# [R] qr and Moore-Penrose

Prof Brian Ripley ripley at stats.ox.ac.uk
Wed Jun 30 14:15:08 CEST 1999

```> Date: Wed, 30 Jun 1999 11:12:24 +0200 (MET DST)
> From: Torsten Hothorn <hothorn at amadeus.statistik.uni-dortmund.de>
>
> yesterday I had a little shock using qr (or lm). having a matrix
>
> X <- cbind(1,diag(3))
> y <- 1:3
>
> the qr.coef returns one NA (because X is singular). So I computed the
> Moore-Penrose inverse of X (just from the definition) and I get a correct
> result. Whats wrong about qr in this situation?

What is a correct result, by the way?  There are infinitely many solutions
for the regression of y on X, and the Moore-Penrose one is just one choice
(that assumes that the coefficients are somehow comparable).

> X <- cbind(1, diag(3));	# singular matrix
> y <- 1:3
> Xp <- qr(X);
> b1 <- qr.coef(Xp, y);	# contains NA
> b2 <- mpinv(X)%*%y	# least square fit using Moore-Penrose
> X%*%b2			# == y

Those `;' are unnecessary: either CR or ; separates expressions in
S-like languages.

I find
> drop(b2)
[1]  1.5 -0.5  0.5  1.5
> b1
[1]  3 -2 -1 NA
> lm(y ~ X + 0)

Call:
lm(formula = y ~ X + 0)

Coefficients:
X1  X2  X3  X4
3  -2  -1  NA
> lm(y ~ X)

Call:
lm(formula = y ~ X)

Coefficients:
(Intercept)           X1           X2           X3           X4
2.5           NA         -1.5           NA           NA
[sic]

whereas S gives

> qr.coef(qr(X), y)
[1]  3 -2 -1  0
> lm(y ~ X, singular.ok=T)
Call:
lm(formula = y ~ X, singular.ok = T)

Coefficients: (2 not defined because of singularities)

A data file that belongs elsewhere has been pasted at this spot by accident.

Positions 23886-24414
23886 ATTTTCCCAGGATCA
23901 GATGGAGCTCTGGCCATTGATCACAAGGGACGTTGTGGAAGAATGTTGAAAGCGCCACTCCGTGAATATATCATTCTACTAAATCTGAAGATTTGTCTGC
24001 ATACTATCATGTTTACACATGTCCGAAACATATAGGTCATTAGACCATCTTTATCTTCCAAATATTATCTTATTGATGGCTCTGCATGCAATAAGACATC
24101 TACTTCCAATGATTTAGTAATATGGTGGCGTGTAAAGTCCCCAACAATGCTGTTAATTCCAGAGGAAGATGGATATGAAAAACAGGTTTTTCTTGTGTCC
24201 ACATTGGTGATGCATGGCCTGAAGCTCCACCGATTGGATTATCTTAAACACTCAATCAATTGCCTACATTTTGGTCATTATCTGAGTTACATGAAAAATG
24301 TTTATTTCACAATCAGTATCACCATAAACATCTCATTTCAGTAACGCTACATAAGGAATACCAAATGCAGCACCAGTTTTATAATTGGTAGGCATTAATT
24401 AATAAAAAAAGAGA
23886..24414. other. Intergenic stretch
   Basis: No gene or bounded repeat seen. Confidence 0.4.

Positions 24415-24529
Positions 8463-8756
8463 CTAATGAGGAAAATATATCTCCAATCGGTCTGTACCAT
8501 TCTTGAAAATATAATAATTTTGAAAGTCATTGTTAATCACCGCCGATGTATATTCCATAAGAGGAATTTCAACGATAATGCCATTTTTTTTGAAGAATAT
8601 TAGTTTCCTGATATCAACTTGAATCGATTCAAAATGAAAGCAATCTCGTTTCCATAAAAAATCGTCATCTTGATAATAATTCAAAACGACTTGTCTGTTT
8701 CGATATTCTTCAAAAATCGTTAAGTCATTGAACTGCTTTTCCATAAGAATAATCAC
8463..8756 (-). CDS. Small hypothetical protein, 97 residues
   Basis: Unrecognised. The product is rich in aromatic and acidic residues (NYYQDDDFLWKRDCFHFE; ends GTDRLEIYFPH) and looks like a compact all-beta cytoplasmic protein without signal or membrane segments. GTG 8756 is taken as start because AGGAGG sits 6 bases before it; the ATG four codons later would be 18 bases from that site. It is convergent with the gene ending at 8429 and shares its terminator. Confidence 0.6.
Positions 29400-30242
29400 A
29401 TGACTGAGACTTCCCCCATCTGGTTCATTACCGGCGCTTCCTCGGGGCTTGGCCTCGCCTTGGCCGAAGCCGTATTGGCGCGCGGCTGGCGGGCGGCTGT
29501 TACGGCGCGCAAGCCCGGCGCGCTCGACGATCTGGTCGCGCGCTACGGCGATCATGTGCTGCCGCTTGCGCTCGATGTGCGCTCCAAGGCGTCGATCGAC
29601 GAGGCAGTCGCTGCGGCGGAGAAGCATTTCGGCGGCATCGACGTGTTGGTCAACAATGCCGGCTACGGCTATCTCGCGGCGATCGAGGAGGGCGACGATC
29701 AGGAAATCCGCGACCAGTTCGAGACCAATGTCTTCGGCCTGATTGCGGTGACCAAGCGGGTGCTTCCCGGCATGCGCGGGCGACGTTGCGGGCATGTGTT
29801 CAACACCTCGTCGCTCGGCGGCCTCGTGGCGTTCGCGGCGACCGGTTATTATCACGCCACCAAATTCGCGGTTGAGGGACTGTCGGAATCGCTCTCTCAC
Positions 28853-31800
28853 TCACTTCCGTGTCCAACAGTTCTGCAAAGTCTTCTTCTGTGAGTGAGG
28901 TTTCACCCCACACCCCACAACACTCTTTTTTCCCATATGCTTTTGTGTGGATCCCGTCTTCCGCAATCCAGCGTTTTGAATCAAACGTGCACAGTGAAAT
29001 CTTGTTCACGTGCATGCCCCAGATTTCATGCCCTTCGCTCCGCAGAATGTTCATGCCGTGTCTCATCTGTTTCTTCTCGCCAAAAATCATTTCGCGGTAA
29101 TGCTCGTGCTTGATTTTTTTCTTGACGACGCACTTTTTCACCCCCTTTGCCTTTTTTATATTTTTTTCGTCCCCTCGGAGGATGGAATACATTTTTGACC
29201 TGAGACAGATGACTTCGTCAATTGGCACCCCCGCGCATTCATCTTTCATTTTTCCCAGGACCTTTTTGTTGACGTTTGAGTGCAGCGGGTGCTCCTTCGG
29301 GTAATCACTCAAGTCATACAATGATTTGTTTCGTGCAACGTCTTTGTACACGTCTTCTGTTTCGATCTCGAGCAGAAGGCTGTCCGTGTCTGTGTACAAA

(Intercept) X2 X3
3 -2 -1

Now, I can see the problem with lm under R, but what is wrong with qr.coef?

#--------

In R:

> qr(cbind(1,1,diag(3)))
\$qr
[,1]       [,2]      [,3]       [,4]       [,5]
[1,] -1.7320508 -0.5773503 -1.732051 -0.5773503 -0.5773503
[2,]  0.5773503  0.8164966  0.000000 -0.4082483 -0.4082483
[3,]  0.5773503  0.7071068  0.000000 -0.7071068  0.7071068

\$rank
[1] 2

\$qraux
[1] 1.5773503 1.7071068 0.0000000 0.7071068 0.7071068

\$pivot
[1] 1 3 2 4 5

It seems that there is a problem here (and S gets this right). I think
the changes to the Linpack pivoting strategy in dqrdc2 fail in this
example.

--
Brian D. Ripley,                  ripley at stats.ox.ac.uk
Professor of Applied Statistics,  http://www.stats.ox.ac.uk/~ripley/
University of Oxford,             Tel:  +44 1865 272861 (self)
1 South Parks Road,                     +44 1865 272860 (secr)
Oxford OX1 3TG, UK                Fax:  +44 1865 272595

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```